Jake Berman

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Pickleball: Common Injuries and How to Avoid Them

Pickerball Injury

Although Pickleball is great for people of all ages, injuries do occur. Common injuries include injuries from falls, ankle sprains, shoulder impingement or strains, hamstring, quad, and groin strains. Several steps can be taken in order to reduce your risk of injury and keep you healthy playing on the court.


Warm Up Properly 

A proper warm up should consist of about 5-10 minutes of whole-body exercises. Start with a brisk walk and then move into full body movements without long prolonged holds. Preparing your body for movement is key to preventing injuries. Cold, stiff muscles will not protect you properly and keep you safe on the court. Allow for an extra amount of time before practice or a game to adequately get blood moving and warm up those muscles.


Move Backwards Effectively 

During a game of pickleball, you may occasionally have a shot behind you that you must retrieve. Instead of backpedaling, turn and run to the ball. Majority of injuries during falls that occur in a pickleball game happen when backpedaling.


Wear Appropriate Shoes 

If you are going to be playing Pickleball regularly, you want to be adequately prepared with proper shoe wear. Good court shoes are a great investment and will reduce your risk of injury while on the court.


Listen to Your Body 

Pickleball is a really fun game but don’t overdo it. Listen to your body and make sure you are resting and recovering appropriately. In addition to rest and recovery, stay hydrated, especially when playing in warm weather. Take good care of your body and it will thank you by staying healthy and happy.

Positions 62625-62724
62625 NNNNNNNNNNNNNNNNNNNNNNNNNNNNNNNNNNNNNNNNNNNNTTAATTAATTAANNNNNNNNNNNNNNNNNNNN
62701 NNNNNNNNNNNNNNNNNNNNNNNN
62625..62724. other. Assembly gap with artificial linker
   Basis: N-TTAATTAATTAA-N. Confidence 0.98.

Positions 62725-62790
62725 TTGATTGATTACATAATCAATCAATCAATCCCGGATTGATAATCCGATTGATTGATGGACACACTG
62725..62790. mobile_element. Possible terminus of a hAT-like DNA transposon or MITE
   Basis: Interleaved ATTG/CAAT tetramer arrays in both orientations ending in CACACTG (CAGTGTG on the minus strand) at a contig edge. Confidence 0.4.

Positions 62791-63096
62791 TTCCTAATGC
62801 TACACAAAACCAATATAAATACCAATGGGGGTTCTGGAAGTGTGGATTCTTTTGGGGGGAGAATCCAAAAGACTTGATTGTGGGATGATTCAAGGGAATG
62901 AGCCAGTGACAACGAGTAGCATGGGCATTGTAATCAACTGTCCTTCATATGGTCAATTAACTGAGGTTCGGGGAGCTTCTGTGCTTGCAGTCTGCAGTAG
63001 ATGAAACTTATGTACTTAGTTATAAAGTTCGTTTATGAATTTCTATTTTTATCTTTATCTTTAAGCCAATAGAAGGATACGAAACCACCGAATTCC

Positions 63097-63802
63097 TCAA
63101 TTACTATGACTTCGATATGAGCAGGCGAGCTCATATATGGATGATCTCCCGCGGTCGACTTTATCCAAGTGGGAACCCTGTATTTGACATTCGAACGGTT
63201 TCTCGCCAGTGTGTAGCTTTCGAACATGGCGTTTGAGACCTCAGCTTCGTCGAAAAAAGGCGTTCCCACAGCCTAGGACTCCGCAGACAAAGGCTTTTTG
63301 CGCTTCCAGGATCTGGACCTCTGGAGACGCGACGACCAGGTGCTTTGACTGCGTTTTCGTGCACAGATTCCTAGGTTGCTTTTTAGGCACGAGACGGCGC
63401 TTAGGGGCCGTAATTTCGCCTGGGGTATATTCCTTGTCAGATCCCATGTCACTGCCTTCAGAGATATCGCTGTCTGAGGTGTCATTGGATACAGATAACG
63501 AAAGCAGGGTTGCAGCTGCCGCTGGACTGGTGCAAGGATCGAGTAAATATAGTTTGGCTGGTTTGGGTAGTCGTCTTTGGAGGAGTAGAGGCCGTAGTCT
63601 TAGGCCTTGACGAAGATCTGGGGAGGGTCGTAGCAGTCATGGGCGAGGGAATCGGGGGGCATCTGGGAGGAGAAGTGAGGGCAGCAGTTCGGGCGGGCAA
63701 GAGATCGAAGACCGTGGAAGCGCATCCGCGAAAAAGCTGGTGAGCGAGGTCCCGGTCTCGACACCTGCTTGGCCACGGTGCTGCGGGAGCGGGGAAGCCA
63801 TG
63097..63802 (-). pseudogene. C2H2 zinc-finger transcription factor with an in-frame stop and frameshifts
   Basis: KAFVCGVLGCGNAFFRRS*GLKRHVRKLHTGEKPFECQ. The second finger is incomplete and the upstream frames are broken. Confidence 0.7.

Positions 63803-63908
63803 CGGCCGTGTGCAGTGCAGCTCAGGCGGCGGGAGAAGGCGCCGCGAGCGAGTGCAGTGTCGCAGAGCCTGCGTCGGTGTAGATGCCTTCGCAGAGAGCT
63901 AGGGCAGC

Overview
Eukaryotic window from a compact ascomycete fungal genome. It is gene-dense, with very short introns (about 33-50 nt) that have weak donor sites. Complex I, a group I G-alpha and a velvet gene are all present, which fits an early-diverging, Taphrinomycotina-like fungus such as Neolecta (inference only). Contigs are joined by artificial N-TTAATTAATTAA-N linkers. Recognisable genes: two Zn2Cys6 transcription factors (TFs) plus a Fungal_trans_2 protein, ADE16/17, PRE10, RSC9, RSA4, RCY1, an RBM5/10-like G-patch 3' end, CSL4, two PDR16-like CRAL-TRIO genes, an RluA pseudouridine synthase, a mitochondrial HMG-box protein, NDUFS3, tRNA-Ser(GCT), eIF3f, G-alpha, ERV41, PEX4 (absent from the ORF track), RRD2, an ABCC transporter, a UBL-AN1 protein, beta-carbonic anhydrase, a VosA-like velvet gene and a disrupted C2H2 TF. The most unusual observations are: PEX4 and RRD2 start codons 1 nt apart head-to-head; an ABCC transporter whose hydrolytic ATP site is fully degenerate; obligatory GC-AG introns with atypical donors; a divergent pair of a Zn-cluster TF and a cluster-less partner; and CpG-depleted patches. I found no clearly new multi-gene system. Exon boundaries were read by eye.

Stay tuned for next week as we dive into what a proper warm up should look like and specific exercises to add to your warm up routine.


Dr. Bri Wyatt

PT, DPT, CSCS at Berman Physical Therapy
Bri received her Doctorate of Physical Therapy from Rockhurst University in Kansas City, Missouri. She is originally from the Chicago area where she was born and raised. She earned her Bachelor's of Science in Biology with a minor in chemistry from the University of Missouri Kansas City.

In her time away from the clinic, Bri has a very active lifestyle and a passion for animals. She is a certified strength and conditioning specialist, as well as a former division 1 college softball player. She also owns her own personal zoo consisting of 2 tortoises, 2 ball pythons, 4 geckos and 2 cats! She is excited to explore her new home here in SWFL.
Dr. Bri Wyatt

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